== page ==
Koh Knows: Doug Martin among RBs with best o-lines

"You should start your piece by saying, 'I swear this is not about offensive lines.'" - Alex C. Wilk , NFL Fantasy Live producer

Even going back to Emmitt Smith's heyday, the debate over how much credit should be given to Smith's talent versus his hulking offensive line has always been a waste of time fun watering hole debate.

But the difference between then and now is that we have an actual way to measure how much push an offensive line gets, and how much yardage an offensive line creates with the power of Next Gen Stats.

This measure of offensive line generated yards can be a strong predictor of efficiency, regardless of talent. For example, let's look at Todd Gurley last year. His offensive line allowed -0.08 yards before a defender got within one yard of Gurley, ranking as one of the five worst offensive lines in that regard. As a result, he struggled mightily while constantly getting hit in the backfield.

This year? Totally different story. After adding a quality left tackle in Andrew Whitworth (and a host of other offensive weapons) the Rams are now generating 0.8 yards before a defender closes in and are just outside the top five in that statistical category. This has helped Gurley improve his yards per carry average from 3.2 to 4.1. That differential in yards per carry is nearly identical to the differential in the yards generated by the offensive line.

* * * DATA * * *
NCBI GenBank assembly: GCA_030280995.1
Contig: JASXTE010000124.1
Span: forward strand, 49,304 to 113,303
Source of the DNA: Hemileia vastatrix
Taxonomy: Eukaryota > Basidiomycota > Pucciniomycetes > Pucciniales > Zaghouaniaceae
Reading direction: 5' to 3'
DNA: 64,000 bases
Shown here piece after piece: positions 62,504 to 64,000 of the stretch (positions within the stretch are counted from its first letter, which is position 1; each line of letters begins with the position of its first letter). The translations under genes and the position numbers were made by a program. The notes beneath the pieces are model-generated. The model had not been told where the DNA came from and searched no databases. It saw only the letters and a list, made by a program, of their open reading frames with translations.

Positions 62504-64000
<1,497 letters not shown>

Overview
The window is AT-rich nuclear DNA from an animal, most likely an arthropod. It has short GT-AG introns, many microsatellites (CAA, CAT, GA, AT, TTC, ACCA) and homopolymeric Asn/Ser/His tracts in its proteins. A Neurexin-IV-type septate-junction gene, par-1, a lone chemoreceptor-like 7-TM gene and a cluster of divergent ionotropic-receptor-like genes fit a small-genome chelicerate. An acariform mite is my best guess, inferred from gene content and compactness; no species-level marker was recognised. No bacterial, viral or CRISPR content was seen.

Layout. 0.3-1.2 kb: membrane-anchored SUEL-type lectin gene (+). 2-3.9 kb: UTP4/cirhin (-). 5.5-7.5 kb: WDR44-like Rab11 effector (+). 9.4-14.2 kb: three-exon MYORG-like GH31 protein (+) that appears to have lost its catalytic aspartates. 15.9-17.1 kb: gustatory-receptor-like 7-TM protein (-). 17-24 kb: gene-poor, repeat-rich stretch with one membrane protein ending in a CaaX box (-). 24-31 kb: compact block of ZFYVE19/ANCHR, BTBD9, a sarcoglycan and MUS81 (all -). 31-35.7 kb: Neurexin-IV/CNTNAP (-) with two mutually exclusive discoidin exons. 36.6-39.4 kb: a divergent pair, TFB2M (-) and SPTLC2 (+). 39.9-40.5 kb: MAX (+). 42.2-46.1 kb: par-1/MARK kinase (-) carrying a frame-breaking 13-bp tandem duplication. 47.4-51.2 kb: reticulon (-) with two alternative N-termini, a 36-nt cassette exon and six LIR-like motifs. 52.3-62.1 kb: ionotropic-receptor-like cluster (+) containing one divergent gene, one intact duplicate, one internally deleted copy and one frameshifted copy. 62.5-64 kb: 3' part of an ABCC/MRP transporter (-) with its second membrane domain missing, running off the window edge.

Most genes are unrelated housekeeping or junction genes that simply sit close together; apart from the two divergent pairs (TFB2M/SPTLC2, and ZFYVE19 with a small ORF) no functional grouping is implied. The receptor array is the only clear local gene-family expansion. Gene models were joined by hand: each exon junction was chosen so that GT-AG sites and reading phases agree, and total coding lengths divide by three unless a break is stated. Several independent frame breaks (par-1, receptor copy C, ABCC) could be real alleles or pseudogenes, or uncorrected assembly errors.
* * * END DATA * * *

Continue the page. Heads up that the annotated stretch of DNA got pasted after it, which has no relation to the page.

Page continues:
What OL generated yards doesn't predict is talent or volume which is where the human element comes in. Gurley being the explosive, talented runner he is will obviously make more of the opportunities presented to him than a lesser back. Also, predicting volume is more art than science. If the fantasy community had their way Christian McCaffrey would be getting 25-30 touches a game. Alas he's not and his stats thus far have been muted.

As one of my producers noted, this piece is ostensibly about fantasy running backs, but it's essentially grading the run-blocking efficiencies of various offensive lines around the league as measured by Next Gen Stats.

So with that, let's get it.


These are the units you want to buy into as they appeared fully equipped to help running backs put up good to great stats.